The COVID-19 pandemic focused the world’s attention on scientific research like never before. Scientific research has been there the whole way - from identifying existing medicines which could treat COVID-19 and showing how the virus affected people differently to explaining how the virus was spread and, ultimately, finding a vaccine.
But who decides what is good research? Professor Leonard Schalkwyk explains the tried and tested system of peer-reviewed publications. 

Research under the spotlight

Reading customer reviews before buying goods from Amazon or booking an Airbnb has become standard over the past few years. However, scientists have been prototyping this over the past century or two in the form of peer-reviewed scientific publications.

COVID-19 has put science in the headlines daily for more than a year and with many discussions about numerous COVID-19 studies - many not yet reviewed - this system has come to the attention of many more non-scientists.

Every legitimately published piece of scientific research has been evaluated by unpaid, usually anonymous volunteers. Although obviously imperfect, the peer review system is an essential part of the scientific enterprise. It dominates how we think about our work.

You might imagine scientists as a few powerful people with all the right tools and knowledge laying bare the nature of things. This caricature is promoted by Nobel prizes and a lot of science reporting, and it’s influential among scientists too, but the reality is messier and involves many people.

Convincing our anonymous peers 

There might not be agreement that a question we’re investigating even makes sense, the methods and instruments we use are often newly invented, and results require careful analysis to become conclusions. Through the whole process we’re thinking of the anonymous reviewers we’ll have to convince. What controls will we have to use to demonstrate to their satisfaction that our findings are real? How can we photograph, plot or describe our data so they will be able to follow and hopefully endorse our arguments?

The scientific literature that peer review has shaped is magnificent, the greatest worldwide compendium of knowledge ever, linked together with citations (old school hyperlinks) and increasingly available free online.

We have this to thank for advances in technology of every kind. It’s why the knowledge was there to develop multiple, very different vaccines for COVID-19 in a matter of months. There have been discussions for years of ways to improve, reform or replace the peer review system, and scientific publishing is continually evolving.

It's made by people though and very imperfect.  The peer review system does not always prevent dull, poor, mistaken or even dishonest work from being published. It’s also extremely laborious and under heavy pressure as the number of people publishing worldwide expands. Every researcher has been frustrated by reviewers who are difficult, or wrong, or don’t get it. Given the stupendous success of worldwide science, the conclusion has to be that however terrible the system, it’s a lot better than any available alternative. It's important to remember that no individual publication is the final word.  You can find an individual paper (or professor) to support nearly any daft proposition. You have to look at all the relevant work to get a clear understanding.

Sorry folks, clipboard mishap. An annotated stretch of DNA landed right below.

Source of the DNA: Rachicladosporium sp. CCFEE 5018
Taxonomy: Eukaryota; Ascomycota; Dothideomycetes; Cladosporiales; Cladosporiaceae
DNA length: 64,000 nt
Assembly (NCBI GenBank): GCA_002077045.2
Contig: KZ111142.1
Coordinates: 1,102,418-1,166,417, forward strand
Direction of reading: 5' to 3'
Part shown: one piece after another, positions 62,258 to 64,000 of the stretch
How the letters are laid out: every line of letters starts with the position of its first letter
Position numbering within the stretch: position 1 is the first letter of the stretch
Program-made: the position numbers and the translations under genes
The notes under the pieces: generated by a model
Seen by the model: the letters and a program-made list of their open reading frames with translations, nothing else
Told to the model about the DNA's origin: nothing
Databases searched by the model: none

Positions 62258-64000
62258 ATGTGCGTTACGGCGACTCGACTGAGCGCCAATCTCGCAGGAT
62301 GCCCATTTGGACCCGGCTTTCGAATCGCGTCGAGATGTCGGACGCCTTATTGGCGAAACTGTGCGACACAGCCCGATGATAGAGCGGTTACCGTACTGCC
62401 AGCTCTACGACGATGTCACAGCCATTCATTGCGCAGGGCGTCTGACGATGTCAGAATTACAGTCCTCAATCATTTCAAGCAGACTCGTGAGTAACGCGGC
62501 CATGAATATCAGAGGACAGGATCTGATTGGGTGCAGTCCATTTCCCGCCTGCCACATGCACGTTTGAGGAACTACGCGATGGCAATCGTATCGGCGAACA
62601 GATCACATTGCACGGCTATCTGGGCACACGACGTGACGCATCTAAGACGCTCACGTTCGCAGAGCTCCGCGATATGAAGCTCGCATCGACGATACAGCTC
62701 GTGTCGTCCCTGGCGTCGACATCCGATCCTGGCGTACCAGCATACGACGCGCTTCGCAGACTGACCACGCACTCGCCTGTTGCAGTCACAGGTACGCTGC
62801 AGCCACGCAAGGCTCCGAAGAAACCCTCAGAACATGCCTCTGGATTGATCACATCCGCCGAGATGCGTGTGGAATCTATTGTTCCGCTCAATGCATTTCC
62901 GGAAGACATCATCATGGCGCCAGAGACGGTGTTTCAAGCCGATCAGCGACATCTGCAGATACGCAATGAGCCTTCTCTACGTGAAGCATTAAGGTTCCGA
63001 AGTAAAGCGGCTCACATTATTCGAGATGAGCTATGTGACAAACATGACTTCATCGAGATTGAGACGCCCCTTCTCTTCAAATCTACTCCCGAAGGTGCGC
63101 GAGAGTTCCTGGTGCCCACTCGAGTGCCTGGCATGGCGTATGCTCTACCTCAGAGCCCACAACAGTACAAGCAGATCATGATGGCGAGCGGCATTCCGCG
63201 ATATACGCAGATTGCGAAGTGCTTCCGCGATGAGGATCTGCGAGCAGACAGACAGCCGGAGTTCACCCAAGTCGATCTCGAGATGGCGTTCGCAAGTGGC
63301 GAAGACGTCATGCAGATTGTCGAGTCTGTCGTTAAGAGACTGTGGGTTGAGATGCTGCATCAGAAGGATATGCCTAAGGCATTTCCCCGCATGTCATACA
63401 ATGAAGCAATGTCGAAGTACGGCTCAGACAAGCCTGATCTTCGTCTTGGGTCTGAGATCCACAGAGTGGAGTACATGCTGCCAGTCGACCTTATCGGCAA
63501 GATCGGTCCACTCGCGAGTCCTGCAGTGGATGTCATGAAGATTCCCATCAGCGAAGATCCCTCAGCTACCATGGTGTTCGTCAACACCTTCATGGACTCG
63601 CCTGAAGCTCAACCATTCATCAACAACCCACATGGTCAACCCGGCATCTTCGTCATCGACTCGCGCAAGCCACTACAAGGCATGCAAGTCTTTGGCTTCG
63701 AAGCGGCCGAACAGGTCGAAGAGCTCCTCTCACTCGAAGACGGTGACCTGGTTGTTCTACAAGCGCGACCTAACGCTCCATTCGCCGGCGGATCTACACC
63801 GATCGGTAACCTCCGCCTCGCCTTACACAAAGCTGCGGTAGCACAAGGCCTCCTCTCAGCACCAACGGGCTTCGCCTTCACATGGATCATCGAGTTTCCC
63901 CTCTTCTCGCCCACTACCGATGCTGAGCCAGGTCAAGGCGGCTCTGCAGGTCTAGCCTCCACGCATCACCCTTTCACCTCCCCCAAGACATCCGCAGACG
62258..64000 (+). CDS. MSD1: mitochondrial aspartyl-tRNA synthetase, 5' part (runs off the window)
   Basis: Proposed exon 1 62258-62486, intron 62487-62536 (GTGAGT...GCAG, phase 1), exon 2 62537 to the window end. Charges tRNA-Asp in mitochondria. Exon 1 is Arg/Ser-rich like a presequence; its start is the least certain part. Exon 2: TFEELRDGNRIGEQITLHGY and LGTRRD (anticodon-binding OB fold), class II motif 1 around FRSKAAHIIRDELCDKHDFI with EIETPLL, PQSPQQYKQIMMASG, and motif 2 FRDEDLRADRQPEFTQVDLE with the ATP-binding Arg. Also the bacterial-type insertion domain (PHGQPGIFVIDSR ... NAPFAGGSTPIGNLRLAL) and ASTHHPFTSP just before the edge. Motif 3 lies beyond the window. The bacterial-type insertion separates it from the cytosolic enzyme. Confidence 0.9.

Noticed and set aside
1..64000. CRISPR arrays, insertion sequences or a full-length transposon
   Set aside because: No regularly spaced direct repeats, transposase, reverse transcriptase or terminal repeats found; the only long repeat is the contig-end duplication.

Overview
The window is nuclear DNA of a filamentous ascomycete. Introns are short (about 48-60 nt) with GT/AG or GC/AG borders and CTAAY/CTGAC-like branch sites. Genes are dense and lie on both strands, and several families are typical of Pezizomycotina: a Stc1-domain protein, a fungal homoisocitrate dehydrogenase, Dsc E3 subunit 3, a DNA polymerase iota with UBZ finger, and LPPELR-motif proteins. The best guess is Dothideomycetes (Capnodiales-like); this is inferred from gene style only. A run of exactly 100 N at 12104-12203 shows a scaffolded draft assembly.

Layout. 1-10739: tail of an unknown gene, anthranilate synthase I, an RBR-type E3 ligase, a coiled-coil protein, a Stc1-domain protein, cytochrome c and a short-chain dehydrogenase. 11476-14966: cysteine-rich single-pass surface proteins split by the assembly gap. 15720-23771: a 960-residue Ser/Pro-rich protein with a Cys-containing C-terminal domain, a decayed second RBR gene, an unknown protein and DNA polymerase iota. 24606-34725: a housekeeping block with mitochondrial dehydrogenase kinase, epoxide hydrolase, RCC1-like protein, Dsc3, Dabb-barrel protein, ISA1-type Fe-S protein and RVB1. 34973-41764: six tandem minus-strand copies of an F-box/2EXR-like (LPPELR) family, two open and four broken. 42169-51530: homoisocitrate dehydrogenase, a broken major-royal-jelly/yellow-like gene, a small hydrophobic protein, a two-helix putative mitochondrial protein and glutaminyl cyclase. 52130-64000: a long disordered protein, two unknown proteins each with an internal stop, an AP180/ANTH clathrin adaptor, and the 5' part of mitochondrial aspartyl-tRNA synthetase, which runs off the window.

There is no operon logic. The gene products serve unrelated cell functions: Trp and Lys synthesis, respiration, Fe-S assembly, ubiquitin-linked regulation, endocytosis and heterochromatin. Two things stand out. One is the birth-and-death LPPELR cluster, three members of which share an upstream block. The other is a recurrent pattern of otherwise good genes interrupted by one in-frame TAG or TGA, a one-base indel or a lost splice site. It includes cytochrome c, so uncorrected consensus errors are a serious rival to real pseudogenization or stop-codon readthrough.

Reviewed, reviewed, reviewed

Researchers and science administrators are so convinced of the benefits of peer review that they have applied it to everything. It may come as a surprise to those outside the academic world just how many times every research project is reviewed, and how much time researchers spend reviewing and being reviewed.

Research costs money, and very few scientists are given resources with no questions asked.  Whether the source is a government agency, a charity, a company or a university, the starting point is a proposal. This is very similar in form whether the cost is five thousand or five million, and they are evaluated using anonymous peer review.

There’s a “case for support”, arguing for the scientific importance, experimental approach and feasibility of the work and suitability of the proposer. These are expected to be novel, yet well supported by the literature and preliminary data, creative and ground-breaking yet good value for money and feasible. This is accompanied by a detailed costing and additional information on how data is going to be stored and shared, on economic and other benefits of the research, on ethical implications, lay summaries and other details. In the UK, about one in five of these are funded so the vast majority of proposals are therefore written and reviewed to end up in the 'back to the drawing board' folder.

So there’s quite a lot of independent scrutiny of research, beginning and end. There’s also evaluation by committees of the ethical acceptability of research involving human subjects, of experimental animal use, biological safety, radiation safety, career progression of researchers (including external peer reviewers for promotion to reader or professor).

On top of this there are a patchwork of additional review processes, to further various policy objectives. For UK universities there is the Research Excellence Framework (REF) in which universities have to painstakingly document their research 'environment',  ‘outputs’ (publications) and ‘impacts’ (narratives of how research has had effects outside academia) every five years, and there is the new Knowledge Exchange Framework (KEF).

It’s important that the public know how thoroughly research is scrutinised. UK research is extremely successful, so you can’t argue that it’s all wrong. We assess the same research multiple times and use quite a large portion of the research effort available to do so. If this is the cost of having curiosity-driven research, it’s probably a reasonable bargain, though some simplification would be very welcome!